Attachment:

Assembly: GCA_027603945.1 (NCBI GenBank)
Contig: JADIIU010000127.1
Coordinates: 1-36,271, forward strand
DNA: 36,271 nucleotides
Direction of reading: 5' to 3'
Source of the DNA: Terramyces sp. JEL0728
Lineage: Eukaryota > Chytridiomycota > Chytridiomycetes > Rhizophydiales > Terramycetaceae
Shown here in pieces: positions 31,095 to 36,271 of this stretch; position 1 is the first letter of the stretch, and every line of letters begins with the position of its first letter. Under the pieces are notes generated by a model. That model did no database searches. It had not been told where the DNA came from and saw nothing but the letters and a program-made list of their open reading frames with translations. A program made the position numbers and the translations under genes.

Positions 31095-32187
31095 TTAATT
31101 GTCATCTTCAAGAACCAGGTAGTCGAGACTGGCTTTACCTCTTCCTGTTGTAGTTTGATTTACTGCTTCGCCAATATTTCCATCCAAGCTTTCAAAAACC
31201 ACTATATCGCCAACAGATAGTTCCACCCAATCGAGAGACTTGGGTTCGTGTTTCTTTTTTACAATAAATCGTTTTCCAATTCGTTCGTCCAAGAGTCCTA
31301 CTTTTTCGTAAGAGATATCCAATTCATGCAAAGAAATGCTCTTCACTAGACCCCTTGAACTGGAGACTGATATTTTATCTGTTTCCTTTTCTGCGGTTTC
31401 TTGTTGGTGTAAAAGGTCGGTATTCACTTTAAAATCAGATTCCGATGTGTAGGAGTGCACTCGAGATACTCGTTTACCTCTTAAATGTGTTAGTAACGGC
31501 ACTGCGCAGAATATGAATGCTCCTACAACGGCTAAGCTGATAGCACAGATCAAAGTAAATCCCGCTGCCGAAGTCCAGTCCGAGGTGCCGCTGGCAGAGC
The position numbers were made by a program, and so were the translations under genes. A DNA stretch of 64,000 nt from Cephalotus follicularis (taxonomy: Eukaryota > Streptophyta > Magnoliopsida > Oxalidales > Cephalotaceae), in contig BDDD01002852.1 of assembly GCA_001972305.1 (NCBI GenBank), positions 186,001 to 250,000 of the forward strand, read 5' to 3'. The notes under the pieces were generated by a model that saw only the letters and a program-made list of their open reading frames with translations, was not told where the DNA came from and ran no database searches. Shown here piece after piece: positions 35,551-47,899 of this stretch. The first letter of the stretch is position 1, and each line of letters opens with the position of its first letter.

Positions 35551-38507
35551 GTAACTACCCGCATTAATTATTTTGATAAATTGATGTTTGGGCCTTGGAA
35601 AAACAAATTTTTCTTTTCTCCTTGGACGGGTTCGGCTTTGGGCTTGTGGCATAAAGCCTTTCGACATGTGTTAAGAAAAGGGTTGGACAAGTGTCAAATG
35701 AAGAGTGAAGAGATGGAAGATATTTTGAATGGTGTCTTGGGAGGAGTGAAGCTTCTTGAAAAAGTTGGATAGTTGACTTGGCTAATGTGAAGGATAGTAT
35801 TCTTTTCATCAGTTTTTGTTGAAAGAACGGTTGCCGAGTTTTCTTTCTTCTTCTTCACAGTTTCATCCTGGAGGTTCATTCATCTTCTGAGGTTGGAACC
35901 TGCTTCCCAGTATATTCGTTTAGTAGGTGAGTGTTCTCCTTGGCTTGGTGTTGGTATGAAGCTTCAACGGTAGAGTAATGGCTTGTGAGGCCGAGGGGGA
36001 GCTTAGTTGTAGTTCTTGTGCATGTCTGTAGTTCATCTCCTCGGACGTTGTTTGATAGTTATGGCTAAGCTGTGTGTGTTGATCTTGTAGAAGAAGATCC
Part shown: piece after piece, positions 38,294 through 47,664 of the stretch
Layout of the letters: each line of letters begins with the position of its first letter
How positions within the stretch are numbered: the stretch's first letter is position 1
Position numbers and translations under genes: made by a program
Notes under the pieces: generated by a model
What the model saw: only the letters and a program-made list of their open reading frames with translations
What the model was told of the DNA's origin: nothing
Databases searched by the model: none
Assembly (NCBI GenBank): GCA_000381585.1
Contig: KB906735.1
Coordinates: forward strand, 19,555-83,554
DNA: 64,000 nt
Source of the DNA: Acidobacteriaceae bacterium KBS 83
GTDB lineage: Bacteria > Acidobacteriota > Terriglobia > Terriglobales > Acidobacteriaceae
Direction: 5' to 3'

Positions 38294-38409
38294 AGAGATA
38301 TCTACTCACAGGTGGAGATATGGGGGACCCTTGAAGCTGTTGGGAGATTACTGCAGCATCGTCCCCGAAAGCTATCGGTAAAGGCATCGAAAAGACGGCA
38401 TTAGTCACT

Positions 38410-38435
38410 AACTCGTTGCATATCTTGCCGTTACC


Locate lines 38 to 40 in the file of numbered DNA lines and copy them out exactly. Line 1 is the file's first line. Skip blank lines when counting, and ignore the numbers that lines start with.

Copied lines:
Direction: 5' to 3'

Positions 38294-38409
38294 AGAGATA